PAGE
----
Parents concerned over school safety in Newbridge

Newbridge parents are worried about the safety of schoolkids attending St Patrick’s National School because of the state of the roads in the area.

Newbridge parents are worried about the safety of schoolkids attending St Patrick’s National School because of the state of the roads in the area.

A public meeting took place at the school on Wednesday, May 30, which was attended by TDs Martin Heydon and Sean O’Fearghail, Newbridge Mayor Damian Molyneaux, Kildare Mayor Michael Spike Nolan and councillors Mick Deely and Suzanne Doyle. It was also attended by local residents from the Allenview Heights, Morristown, Cedarwood and Watercress Manor estates who are also worried about traffic safety in the area.

Parents won’t let their children walk to St Patrick’s because of the speed of vehicles travelling along the adjoining road, the meeting heard. The footpath which serves the school is only 27 inches wide in place.

230 children attend the school, but only 56 pupils walk - a number which the parents believe could be increased if the route was safer.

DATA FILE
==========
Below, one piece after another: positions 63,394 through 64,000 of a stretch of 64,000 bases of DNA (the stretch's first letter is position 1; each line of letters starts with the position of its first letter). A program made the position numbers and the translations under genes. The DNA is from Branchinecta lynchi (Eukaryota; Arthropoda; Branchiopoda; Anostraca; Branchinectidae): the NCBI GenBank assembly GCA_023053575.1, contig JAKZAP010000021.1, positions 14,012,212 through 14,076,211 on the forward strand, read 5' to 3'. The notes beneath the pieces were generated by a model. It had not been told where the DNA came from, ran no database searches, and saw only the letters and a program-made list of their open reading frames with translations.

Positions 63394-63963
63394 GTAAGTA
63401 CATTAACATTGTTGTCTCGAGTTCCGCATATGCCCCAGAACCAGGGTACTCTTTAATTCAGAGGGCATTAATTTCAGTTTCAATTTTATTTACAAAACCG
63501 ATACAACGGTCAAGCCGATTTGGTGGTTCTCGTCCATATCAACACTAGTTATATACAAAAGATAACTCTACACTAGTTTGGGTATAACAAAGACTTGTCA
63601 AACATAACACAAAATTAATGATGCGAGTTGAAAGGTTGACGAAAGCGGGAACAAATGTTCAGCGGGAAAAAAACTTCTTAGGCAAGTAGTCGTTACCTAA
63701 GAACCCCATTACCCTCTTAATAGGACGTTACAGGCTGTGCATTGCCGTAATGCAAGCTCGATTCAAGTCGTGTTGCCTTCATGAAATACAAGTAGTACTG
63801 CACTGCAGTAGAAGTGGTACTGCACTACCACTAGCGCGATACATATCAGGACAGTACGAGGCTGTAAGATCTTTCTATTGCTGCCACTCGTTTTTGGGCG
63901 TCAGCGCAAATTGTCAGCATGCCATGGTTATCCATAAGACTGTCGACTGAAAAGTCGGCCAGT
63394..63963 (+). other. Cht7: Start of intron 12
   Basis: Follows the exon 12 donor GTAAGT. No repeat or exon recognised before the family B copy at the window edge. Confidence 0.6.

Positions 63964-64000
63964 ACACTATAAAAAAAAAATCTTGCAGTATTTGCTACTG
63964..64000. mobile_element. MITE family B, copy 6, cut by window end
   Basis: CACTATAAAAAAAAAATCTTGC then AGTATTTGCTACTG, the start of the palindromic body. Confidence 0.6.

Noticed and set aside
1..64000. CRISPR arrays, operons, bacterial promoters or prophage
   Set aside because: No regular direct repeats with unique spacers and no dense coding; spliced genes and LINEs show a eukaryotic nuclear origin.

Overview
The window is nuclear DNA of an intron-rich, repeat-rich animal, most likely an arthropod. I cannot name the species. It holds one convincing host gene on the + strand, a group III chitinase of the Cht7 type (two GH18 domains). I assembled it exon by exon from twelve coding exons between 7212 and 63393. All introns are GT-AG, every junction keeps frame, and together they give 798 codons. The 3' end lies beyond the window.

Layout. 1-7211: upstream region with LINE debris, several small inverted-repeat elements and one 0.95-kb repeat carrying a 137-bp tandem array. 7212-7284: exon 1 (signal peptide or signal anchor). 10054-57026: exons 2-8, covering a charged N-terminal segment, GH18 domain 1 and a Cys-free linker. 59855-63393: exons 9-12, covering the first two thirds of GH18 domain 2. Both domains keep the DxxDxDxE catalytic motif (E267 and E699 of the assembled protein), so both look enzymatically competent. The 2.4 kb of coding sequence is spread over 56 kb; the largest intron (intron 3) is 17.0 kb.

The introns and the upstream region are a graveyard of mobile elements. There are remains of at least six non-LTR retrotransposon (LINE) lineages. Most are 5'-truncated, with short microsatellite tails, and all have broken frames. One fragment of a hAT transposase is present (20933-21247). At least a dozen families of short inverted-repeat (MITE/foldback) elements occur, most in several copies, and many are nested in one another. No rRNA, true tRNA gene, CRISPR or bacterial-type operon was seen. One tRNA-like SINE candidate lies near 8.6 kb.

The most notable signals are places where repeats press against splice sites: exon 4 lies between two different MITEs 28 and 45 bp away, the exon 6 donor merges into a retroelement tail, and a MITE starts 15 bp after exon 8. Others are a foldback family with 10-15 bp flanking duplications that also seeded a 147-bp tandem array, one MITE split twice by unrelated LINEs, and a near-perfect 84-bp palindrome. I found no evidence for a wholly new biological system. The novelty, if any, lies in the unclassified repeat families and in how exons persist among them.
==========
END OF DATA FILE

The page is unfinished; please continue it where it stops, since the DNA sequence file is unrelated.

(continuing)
Mum Meredith Heneghan from Allenview Heights has galvanised parents on the traffic issues at the Church of Ireland school.

She said that, although Kildare County Council has said there is no funding for large-scale road safety works at the school, those at the meeting had a “really useful discussion” about the issue.

Parents are now pushing for Kildare County Council to apply for funding under the ‘Safer Routes to School’ programme in September for some safety improvements at the school. A request was also made to the County Engineer and the Kildare Road Safety officer to attend a meeting with the school’s committee.

The group last Thursday carried out an informal traffic survey between 8.15am and 9am, and found that 400 cars used the route in that time. Ms Heneghan indicated that on a normal day this volume would be much higher, as the nearby Scoil Mhuire was being used as a referendum polling station that day.

Ms Heneghan said that the only concession to safety at the school in its 40-year existence was the installation of a speed ramp on the road outside in 2003.

“My daughter [Ellen] is in senior infants and we have been walking for two years now to school. I have become increasingly frustrated with the situation,” said Ms Heneghan, who said she was angry and frustrated with how Kildare County Council has dealt with the issue. “We all understand about austerity measures, but when it comes to safety, I don’t feel that austerity should apply. When it comes to the safety of schoolchildren, it should not be an issue of budget.”